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Marine Corps Logistics Base Albany

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MCLB Albany prepares for possible Anthrax response

By Lance Cpl. Nicholas Tremblay | | December 20, 2001

Sitting at his desk a base employee opens an envelope he received in the mail. As he tears the envelope open a white powder comes out, getting on his hands and clothes. What should he do"

Maj. Bryan F. Lucas, deputy director of Installations and Logistics, and Dan Gillum, head of the environmental branch here, held an unknown substance decontamination drill in Bldg. 3500 Dec. 6. This was the third anthrax drill since Sept. 11 that has been held to train base emergency response personnel.

During the drill the base employee remained calm and dialed 911 after opening a letter containing a white powdery substance. The number went directly to a base dispatcher. The individual then told the dispatcher his name, location, phone number and that he opened a letter that contained a white powdery substance.

According to Lucas, that was exactly what he needed to do.

"The individuals need to stay calm and realize that once they are exposed to anthrax they need to stay put, so they don't spread it around and contaminate other people," said Lucas. "In the short amount of time it takes the emergency crew to arrive, the employee will not be in any added danger."

The person must also inform those in the immediate area not to leave, said Lucas. The employee should call someone else in the building and instruct them to wait outside to assist the emergency crew in finding the location of the substance.

With sirens screaming and red lights flashing the MCLB Fire Fighters were the first ones to arrive on the scene. The fire chief then established himself as the On Scene Commander.  When the military police arrived, they blocked off the roads leading to the building where the substance was found.

"The emergency response teams did well and got to the scene very quickly," said Lucas. "When they arrived on the scene they made the right decisions and properly evacuated personnel as quickly as possible."

Once on the scene it took two firefighters approximately 20 minutes to put on level 'A' suits. Level 'A' suits are full body suits with gloves attached, a zipper in the back, boots and a face shield. The firefighters wore the suits over their clothes and self-contained protective breathing units. The protective suits are worn because the rescuers were not sure what substance they would find at the scene. The two-man crew went inside wearing air tight suits with their own air supply to protect them from inhaling or touching potentially harmful substances.

While some firefighters suited up, others constructed a decontamination unit. The unit is a small shower used to clean anyone exposed to unknown substances.

Before the first firemen were inside, two other firefighters put on level 'A' suits in case they had to rescue the first two men. The firefighters inside found the person who made the call, checked the area and questioned the individual. They found the substance and made sure the person was not injured. The firefighters then walked the individual outside.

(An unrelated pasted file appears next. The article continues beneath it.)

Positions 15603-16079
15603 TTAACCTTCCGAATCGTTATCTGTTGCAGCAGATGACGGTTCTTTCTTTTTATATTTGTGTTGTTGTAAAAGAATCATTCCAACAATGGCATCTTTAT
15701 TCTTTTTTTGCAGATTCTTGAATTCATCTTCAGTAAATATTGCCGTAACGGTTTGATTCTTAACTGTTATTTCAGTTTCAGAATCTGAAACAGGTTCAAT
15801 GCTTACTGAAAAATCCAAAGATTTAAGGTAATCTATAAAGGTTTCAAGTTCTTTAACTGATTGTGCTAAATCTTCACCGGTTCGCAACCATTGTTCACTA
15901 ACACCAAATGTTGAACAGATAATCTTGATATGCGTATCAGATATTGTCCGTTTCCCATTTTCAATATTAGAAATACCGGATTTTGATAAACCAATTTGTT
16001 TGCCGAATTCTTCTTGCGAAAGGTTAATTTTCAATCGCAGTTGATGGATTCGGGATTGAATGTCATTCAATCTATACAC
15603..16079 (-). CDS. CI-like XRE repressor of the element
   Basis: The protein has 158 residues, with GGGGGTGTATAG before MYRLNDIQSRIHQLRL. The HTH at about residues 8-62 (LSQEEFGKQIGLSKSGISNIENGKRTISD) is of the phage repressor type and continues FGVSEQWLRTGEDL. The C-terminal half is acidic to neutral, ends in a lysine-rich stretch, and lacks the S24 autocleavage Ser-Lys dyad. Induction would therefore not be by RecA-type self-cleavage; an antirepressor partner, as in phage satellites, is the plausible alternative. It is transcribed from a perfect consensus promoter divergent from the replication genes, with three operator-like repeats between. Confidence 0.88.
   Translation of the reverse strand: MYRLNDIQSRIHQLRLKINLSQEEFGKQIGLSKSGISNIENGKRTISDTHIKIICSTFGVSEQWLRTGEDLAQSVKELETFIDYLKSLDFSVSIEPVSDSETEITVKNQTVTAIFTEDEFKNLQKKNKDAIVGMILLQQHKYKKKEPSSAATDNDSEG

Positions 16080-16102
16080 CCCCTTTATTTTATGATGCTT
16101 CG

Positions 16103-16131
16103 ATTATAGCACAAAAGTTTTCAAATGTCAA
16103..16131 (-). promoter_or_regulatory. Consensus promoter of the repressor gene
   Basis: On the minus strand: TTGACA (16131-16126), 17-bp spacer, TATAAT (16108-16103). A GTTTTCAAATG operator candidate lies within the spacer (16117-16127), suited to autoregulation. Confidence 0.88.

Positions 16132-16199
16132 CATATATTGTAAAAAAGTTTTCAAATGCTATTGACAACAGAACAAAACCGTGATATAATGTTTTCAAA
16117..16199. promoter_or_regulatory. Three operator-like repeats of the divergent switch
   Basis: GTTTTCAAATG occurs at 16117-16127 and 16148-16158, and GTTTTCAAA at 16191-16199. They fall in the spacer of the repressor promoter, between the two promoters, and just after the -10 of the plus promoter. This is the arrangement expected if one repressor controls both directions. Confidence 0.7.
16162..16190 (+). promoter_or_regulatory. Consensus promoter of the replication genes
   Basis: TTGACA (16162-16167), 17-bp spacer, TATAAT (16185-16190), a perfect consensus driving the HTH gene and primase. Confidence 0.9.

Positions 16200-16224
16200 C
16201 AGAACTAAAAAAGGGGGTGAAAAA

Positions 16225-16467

Once outside, everyone who had possibly come into contact with the unknown substance went through the decontamination unit. One at a time they were scrubbed down with soap and water. First they were washed with their clothes on, then stripped down to their undergarments and washed again. If the substance is anthrax it is easily washed away with soap and water, so it cannot be spread to other people.

While the Fire Department was in the building, the MCLB Hazardous Material Team arrived on scene and assumed the role of On Scene Commander. This team is a select group of civilians and Marines from the environmental branch. Since the substance is confirmed as a powder, level 'B' suits were worn. Level 'B' suits are full body suits with boots, gloves, goggles and filter dust/vapor masks.

The hazardous material team entered the building to sample the powder to determine if it was anthrax. This was done using a test strip that will show a positive or negative result.

With the results in hand, the crew, equipped with a hand-held radio, called the OSC outside for further instructions. They carefully placed the envelope and the letter that contained the powder into a bag. They brushed any other visible powder into the bag as well. The bag was then sealed, placed into another bag and taped shut.

The team then left the area, secured it with caution tape, and took the substance outside. Following decontamination of the material, it was handed over to a Criminal Investigation Division agent as evidence. The agent then secured the evidence inside another bag. Some of it will be held as evidence while the rest of it will be brought to a lab where experts will determine what the substance is, said Maj. Vernon L. Graham, provost marshal here.

Lucas was very pleased with the way the emergency response teams handled the drill, he said.

"This was the best drill that we have conducted so far," said Lucas. "The firefighters evacuated the victims quickly and decontaminated them very thoroughly. Everybody worked together and did exactly what they were supposed to do."